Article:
“If you distort markets for long periods of time and then you remove those distortions, you’re subject to unanticipated volatility,” TCW’s Jerry Cudzil tells Bloomberg, adding that the firm is “as defensive as [it’s] been since pre-crisis.”
from Zero Hedge:
Recently, it’s become readily apparent that some of the world’s top money managers are getting concerned about what might happen when a mass exodus from bond funds collides head on with a completely illiquid secondary market for corporate credit.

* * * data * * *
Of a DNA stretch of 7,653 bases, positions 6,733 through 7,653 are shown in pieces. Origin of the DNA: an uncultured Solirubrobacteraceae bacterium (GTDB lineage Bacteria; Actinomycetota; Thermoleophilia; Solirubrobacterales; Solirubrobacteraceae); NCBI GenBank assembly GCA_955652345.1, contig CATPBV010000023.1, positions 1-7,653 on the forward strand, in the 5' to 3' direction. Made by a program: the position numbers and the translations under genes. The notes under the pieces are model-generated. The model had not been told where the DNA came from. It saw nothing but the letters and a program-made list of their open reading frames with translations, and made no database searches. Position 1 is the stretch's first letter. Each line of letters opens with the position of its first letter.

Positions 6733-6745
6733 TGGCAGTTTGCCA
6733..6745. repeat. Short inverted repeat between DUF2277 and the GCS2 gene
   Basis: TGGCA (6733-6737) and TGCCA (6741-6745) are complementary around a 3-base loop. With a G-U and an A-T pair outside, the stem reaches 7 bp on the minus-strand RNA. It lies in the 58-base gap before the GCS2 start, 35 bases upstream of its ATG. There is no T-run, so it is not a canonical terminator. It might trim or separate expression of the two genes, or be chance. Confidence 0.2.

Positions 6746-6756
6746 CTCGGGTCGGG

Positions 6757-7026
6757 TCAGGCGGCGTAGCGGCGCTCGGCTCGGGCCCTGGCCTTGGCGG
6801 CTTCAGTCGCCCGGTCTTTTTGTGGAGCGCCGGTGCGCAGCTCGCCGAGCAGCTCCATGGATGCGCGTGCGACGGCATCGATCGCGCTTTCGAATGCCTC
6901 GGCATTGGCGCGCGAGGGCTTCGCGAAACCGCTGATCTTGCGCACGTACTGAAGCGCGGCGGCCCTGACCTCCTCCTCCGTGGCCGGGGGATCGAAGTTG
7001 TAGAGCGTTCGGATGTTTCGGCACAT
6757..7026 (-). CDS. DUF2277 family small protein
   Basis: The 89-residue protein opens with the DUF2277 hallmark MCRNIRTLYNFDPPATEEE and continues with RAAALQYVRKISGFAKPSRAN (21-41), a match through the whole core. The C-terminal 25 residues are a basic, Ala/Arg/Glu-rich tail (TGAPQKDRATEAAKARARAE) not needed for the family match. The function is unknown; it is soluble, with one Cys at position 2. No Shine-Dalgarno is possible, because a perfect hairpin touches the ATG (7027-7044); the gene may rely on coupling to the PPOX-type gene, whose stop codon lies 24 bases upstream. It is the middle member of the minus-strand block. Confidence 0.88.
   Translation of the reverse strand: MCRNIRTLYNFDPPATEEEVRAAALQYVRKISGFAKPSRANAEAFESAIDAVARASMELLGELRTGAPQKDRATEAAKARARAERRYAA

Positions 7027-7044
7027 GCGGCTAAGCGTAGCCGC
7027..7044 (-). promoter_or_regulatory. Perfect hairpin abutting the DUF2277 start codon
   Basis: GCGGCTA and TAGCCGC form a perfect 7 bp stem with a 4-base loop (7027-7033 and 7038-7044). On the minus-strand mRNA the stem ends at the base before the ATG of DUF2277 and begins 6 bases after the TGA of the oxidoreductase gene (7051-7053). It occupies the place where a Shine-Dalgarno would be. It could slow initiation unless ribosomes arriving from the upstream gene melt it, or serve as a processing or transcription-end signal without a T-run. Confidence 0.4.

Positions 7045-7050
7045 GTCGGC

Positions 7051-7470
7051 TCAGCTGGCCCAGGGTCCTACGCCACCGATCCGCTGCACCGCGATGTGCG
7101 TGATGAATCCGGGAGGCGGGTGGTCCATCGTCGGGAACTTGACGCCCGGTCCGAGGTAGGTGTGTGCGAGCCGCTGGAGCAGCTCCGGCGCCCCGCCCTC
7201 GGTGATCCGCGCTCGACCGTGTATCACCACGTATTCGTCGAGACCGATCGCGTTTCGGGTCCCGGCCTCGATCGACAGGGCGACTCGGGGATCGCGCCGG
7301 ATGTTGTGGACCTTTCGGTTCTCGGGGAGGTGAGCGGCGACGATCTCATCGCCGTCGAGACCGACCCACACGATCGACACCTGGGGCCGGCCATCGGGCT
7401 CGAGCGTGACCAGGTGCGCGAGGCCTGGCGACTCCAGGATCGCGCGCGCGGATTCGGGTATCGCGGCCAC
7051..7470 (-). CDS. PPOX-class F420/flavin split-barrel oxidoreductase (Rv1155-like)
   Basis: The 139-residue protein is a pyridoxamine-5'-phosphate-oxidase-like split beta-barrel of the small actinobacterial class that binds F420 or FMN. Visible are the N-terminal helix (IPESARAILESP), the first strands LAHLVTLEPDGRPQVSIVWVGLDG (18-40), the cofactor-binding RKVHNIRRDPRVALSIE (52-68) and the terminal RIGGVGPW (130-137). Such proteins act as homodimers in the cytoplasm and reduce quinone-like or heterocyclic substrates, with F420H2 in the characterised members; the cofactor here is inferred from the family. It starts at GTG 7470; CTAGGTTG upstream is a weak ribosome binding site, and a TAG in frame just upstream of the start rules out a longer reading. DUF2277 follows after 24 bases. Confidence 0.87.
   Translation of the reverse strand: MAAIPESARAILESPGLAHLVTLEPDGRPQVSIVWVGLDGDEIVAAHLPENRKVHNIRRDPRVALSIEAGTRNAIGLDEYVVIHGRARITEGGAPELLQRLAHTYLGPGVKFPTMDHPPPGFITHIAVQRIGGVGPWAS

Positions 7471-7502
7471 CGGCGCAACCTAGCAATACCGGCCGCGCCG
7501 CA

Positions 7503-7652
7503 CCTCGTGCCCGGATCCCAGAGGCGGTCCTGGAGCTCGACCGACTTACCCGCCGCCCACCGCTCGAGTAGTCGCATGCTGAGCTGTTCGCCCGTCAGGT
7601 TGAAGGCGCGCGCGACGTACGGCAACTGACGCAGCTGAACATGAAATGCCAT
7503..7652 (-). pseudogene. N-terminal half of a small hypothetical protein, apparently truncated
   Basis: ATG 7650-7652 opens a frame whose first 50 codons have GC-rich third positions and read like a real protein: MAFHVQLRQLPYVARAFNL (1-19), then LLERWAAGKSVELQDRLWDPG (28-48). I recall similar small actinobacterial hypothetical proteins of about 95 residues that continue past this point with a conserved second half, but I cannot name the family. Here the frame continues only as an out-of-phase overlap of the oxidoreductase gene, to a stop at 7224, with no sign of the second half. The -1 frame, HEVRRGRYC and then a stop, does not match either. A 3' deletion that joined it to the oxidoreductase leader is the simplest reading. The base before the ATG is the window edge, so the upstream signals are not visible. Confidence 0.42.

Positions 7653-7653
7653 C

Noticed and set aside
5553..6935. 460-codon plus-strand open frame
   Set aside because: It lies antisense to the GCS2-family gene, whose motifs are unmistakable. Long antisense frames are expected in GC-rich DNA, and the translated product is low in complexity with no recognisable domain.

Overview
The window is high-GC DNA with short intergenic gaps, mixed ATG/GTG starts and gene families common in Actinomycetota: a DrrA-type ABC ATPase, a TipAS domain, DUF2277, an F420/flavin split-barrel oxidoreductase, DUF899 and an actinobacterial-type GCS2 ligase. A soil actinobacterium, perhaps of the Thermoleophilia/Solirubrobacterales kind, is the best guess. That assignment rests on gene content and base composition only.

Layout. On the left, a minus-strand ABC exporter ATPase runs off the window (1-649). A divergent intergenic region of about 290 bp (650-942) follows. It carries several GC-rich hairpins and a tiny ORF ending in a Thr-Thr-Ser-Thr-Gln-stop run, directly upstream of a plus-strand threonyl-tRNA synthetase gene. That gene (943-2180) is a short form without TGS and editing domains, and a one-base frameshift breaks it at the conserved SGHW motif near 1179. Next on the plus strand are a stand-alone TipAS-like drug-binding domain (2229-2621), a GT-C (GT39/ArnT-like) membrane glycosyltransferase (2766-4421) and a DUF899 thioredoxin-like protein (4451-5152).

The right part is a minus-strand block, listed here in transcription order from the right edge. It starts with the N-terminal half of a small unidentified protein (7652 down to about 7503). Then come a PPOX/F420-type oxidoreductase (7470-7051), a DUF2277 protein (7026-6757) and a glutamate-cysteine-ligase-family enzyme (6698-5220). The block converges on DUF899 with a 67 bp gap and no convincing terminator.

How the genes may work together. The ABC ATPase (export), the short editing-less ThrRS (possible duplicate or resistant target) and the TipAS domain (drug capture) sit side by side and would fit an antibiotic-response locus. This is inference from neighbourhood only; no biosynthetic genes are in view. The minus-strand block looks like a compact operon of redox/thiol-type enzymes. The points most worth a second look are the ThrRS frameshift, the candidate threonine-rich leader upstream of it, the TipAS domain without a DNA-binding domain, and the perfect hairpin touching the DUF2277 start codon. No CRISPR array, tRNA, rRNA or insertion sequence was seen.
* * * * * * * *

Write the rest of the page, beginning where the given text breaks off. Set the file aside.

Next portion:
Indeed, bond market illiquidity is the topic du jour and has almost become something of a cliche among pundits and mainstream financial media outlets years after we first raised the issue in these pages. But just because something has become fashionable to discuss doesn’t mean it’s not worth discussing and indeed, we’re at least pleased to see that the world is suddenly awake to the fact that a primary market supply bonanza catalyzed by rock-bottom borrowing costs and yield-starved investors could spell disaster when paired with shrinking dealer inventories.
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